If you want to understand why storytelling is so important, you have to understand the importance of metaphors.
Poet and painter William Blake wrote that what is now proven was once only imagined.
A metaphor is a stage upon which we present an aspect of life.
And a story connects the stage experience to the real life experience.
A story is a description of what happens on the stage. A story is a description of what you experience when you look at what happens on the stage.
You could say a story is the restaging of an idea in more familiar ways.
Metaphors are important because they challenge reality and common sense to “understand them”. Which really means that we are challenged to come up with a story – or our own stagings – to make sense out of this image, to make sense of this strange play we call “life”.
Metaphors challenge us to make dreams come true, to make new things happen, to discover things that seem to be beyond our reach.
But not beyond our imagination.
Nothing is forever beyond our imagination.
I’ve written it before and I’ll write it again: If Einstein couldn’t have imagined what relativity was about, he wouldn’t have been able to explain it afterwards. He wouldn’t have been able to communicate (make it visible to a community, connect people around sth) the idea.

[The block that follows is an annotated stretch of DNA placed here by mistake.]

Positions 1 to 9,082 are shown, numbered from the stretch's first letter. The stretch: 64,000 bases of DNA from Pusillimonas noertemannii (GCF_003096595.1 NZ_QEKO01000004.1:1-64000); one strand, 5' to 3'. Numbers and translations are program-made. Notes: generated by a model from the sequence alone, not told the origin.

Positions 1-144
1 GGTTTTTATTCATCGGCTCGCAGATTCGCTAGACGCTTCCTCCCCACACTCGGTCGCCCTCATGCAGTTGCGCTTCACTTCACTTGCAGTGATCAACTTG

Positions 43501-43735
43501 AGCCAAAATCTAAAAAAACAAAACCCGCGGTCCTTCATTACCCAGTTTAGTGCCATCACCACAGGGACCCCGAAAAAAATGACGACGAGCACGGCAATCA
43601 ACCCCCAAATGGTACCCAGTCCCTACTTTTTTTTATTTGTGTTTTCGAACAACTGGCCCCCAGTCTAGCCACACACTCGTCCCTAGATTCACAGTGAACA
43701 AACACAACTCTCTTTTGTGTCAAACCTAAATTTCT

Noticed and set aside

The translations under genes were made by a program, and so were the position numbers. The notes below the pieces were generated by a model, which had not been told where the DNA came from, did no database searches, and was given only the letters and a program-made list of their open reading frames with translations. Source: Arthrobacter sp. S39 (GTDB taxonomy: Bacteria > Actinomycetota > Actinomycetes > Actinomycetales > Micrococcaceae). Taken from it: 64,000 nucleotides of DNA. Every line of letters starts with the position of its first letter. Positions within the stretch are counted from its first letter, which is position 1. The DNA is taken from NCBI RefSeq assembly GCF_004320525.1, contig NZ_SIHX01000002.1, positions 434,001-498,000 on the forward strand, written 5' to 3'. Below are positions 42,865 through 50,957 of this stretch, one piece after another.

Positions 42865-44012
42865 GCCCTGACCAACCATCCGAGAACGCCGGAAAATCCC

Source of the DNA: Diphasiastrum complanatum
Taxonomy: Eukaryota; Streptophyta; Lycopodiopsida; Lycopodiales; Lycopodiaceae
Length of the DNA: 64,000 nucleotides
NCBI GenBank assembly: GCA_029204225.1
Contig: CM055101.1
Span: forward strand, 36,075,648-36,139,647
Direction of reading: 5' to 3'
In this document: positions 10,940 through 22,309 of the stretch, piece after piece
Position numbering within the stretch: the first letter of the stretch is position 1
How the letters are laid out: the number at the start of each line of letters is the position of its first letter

He needed an image, a metaphor. He needed something staged. Only then came the explanation. Only then came the story.
The fact that he was passionate enough to go after a great metaphor, to go after that story, and to find the metaphors and language to share his story with the world were equally important in bringing this notion of relativity into our consciousness, into our world.
Well, it was already there, but it was never staged before like that, never made accessible through such a story.
If you think it through then Einstein shouldn’t take all the credit after all. He might have had the in-sight that sparked it all, but then again without the passion and creativity of dozens of other authors, writers, teachers, …, without their endless stream of brilliant re-stagings of Einsteins’ first metaphor, it couldn’t have spread the way it did (and still does).